George Osborne’s credibility has been hanging by a thread for some time after missing just about every single fiscal target he’s ever set himself, but his latest contribution to the referendum debate is beyond the pale. He simply cannot possibly know the economic impact a leave vote would have and, besides, any immediate reaction by financial markets would tell us nothing about the effects Brexit would have on the public finances in the long run, be they positive or negative. Far from being necessary, the proposed tax hikes would damage economic growth, something Osborne has been at great pains to point out during his chancellorship but sadly seems to have forgotten. Just days ago he stated his belief that Brexit would hit the poor, so his plans to increase fuel duty and the basic rate of income tax are nothing short of vindictive. This was not the act of a responsible chancellor, but of a desperate politician.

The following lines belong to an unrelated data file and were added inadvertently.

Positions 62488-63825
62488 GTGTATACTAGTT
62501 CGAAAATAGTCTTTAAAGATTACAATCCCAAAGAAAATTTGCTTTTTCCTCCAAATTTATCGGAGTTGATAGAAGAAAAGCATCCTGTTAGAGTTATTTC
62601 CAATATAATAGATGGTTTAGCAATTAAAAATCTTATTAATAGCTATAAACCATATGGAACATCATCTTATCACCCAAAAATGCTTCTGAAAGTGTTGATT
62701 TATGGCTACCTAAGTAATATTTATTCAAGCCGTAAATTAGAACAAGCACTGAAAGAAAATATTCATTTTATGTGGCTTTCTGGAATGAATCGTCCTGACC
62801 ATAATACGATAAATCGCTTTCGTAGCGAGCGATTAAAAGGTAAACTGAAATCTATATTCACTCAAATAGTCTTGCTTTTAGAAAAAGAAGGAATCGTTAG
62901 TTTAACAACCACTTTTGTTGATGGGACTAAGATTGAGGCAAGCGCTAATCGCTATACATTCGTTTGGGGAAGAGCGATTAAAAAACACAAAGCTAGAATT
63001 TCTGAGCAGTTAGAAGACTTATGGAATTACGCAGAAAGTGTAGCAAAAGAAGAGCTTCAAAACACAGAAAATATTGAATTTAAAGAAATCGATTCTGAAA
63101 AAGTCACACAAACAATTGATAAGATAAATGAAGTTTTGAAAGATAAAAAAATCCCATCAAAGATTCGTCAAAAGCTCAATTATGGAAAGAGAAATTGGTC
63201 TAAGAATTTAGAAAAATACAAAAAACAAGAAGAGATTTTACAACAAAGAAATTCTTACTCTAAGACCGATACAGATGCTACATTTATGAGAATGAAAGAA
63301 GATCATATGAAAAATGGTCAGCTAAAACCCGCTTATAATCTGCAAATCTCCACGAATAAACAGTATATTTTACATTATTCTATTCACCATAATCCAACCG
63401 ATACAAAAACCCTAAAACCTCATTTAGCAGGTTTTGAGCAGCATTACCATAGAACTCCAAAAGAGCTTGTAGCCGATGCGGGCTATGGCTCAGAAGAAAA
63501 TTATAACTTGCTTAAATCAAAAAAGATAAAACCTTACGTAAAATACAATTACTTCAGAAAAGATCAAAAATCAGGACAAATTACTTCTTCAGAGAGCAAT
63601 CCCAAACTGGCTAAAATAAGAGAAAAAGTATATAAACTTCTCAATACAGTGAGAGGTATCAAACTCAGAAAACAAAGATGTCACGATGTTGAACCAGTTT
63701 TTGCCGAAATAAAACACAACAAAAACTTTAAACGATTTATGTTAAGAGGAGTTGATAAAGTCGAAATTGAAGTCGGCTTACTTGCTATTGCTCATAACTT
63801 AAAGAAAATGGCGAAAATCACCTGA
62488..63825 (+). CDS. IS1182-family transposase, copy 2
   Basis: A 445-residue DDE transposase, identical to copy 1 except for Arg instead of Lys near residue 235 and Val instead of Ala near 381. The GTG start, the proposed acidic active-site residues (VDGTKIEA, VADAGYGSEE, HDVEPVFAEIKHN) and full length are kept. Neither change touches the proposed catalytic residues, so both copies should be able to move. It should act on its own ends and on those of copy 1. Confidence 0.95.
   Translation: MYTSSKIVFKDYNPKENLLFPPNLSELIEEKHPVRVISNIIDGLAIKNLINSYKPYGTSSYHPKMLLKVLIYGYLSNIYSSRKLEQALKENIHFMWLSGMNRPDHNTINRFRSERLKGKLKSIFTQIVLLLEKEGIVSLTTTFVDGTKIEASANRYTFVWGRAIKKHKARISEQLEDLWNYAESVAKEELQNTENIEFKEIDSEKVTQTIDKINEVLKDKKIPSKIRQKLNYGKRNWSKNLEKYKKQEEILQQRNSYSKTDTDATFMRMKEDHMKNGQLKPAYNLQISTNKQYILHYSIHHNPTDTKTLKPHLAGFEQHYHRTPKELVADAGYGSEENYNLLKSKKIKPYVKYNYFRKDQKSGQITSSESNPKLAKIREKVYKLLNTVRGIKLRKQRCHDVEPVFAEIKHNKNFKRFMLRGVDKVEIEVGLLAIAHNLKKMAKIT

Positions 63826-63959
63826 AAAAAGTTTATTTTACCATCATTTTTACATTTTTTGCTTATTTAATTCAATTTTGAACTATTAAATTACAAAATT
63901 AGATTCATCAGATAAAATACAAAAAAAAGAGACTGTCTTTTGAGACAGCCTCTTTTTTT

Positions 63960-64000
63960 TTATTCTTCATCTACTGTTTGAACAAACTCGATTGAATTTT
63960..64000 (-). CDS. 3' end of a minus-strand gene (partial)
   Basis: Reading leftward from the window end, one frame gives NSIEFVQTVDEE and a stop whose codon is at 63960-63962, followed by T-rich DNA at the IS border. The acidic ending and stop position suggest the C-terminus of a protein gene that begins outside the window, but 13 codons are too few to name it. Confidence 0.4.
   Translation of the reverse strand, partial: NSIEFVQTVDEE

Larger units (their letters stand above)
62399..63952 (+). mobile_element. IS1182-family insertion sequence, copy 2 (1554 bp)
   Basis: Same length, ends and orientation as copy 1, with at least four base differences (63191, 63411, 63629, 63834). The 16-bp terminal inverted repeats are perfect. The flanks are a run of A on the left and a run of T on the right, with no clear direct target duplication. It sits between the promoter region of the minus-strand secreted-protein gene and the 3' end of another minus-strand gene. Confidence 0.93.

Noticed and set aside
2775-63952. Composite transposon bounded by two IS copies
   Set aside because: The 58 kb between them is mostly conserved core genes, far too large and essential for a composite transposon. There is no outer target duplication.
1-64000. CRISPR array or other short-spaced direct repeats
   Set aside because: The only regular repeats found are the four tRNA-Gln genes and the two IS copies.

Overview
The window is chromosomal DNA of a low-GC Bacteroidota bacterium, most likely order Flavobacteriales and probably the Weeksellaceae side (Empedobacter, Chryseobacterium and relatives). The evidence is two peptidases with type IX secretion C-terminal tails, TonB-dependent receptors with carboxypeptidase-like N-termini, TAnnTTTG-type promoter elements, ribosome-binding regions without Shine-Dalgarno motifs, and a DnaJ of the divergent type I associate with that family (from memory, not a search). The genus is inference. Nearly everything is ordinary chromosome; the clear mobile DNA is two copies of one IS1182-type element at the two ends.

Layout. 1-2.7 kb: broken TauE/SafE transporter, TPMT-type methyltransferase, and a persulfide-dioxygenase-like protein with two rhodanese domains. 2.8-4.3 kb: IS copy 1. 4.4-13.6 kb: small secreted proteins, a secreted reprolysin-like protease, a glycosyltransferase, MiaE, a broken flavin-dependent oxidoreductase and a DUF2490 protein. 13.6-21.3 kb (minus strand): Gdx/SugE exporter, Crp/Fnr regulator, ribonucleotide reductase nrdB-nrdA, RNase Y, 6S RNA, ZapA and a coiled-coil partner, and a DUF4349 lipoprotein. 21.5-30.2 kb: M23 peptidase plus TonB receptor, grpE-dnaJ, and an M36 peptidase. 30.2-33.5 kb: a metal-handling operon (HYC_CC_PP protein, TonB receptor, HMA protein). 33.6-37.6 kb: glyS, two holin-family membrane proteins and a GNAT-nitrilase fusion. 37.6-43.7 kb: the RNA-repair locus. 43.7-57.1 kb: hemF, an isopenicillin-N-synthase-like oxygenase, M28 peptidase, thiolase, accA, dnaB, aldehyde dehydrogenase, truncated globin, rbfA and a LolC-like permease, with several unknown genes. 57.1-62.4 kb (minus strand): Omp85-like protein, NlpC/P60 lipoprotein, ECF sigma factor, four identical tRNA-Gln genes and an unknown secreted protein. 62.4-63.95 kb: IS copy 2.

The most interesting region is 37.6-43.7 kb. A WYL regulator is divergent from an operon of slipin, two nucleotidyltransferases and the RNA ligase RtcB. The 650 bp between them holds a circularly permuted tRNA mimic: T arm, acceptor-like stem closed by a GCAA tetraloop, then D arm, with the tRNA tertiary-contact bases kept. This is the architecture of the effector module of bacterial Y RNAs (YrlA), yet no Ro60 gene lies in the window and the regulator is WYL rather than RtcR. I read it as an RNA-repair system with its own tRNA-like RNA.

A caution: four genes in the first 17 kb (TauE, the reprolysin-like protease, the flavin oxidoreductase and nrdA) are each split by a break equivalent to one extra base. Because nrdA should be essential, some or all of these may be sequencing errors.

Laura Swire, director of Hanover Communications, says No.
The Institute for Fiscal Studies (IFS) has predicted a £30bn black hole should we leave Europe; it would be a dereliction of duty if the chancellor did not illustrate what an economic shock of this size would mean in practice for people’s finances and our public services. There is an overwhelming consensus that Brexit will have a negative impact on the UK’s economy. I don’t believe that the majority of voters buy Vote Leave’s accusation that the IMF, IFS, OECD and Bank of England are all involved in some sort of global conspiracy and their forecasts should be ignored. However, there is a difference between understanding the likelihood of economic chaos and predicting its practical impact. This was, therefore, a necessary intervention to bring the statistics to life. The fact that over 50 Conservative MPs have said that the chancellor’s position would be “untenable” if he put this budget forward damages George Osborne’s chances of becoming leader of the Conservative Party. But it does not undermine his credibility as a chancellor.